President George W. Bush's plan to add 21,500 troops in Iraq could actually result in an increased US military force in Iraq of up to 48,000 troops, a congressional report concluded.
The nonpartisan Congressional Budget Office said that when non-combat support troops are taken into account, the actual number of additional troops deployed in Iraq could reach between 35,000 and 48,000.
The CBO said the administration's "surge" in troops could cost between 20 billion to 27 billion dollars over the first 12 months of the deployment.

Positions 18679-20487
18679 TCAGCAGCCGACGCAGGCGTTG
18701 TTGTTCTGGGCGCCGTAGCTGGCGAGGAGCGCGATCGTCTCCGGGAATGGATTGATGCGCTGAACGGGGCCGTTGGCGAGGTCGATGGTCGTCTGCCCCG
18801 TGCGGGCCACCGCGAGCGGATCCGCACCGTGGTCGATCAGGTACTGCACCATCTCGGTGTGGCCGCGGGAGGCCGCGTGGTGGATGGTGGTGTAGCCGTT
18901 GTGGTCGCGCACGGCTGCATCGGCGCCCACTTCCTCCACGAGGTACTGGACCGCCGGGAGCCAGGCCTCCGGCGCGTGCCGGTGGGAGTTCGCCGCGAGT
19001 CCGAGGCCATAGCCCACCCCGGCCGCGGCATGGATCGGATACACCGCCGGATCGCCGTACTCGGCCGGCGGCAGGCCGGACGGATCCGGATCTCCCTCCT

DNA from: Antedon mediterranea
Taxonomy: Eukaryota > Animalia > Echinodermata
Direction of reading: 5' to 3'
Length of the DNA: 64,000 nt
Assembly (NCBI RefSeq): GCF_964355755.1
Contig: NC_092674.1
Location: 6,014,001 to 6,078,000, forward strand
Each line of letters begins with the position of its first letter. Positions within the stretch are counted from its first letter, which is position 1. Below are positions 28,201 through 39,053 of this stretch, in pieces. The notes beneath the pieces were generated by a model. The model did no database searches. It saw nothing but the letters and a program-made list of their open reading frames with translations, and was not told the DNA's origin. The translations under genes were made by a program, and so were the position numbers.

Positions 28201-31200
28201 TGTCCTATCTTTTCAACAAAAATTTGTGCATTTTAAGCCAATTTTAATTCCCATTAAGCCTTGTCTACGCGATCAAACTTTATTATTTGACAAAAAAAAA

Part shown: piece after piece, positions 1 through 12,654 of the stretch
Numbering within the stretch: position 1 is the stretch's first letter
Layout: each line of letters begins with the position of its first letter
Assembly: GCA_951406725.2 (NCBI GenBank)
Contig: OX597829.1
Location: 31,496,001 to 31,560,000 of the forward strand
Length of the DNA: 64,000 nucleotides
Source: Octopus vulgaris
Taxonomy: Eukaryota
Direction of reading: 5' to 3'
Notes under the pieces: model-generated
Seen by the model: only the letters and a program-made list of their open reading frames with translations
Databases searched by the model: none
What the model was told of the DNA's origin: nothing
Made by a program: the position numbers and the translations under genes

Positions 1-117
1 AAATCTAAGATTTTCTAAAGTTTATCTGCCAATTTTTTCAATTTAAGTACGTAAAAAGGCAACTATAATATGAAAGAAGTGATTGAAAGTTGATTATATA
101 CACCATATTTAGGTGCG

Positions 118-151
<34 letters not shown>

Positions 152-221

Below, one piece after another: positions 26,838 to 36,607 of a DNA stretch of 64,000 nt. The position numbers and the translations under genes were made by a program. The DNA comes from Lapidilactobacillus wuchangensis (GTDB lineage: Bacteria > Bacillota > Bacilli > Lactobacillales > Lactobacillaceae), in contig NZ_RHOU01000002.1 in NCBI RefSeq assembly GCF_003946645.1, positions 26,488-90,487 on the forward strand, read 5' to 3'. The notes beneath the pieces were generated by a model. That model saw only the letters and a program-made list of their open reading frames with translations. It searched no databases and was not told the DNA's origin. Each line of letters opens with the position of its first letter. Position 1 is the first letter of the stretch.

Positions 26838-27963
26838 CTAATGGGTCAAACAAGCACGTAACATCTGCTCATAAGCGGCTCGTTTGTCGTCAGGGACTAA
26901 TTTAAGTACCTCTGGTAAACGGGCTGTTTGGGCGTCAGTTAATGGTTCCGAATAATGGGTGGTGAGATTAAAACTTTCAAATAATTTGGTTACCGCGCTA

Under Bush's plan, five army combat brigades and two marine battalions totaling more than 21,500 troops will be added to the 138,000-strong US force in Iraq and put mainly in Baghdad in an attempt to break the cycle of sectarian violence there.
No additional support units have been ordered deployed as yet as part of the buildup.
"I would say that the estimate provided by the CBO in their worst case scenario is far above what is needed," said a senior Pentagon official, who asked not to be identified.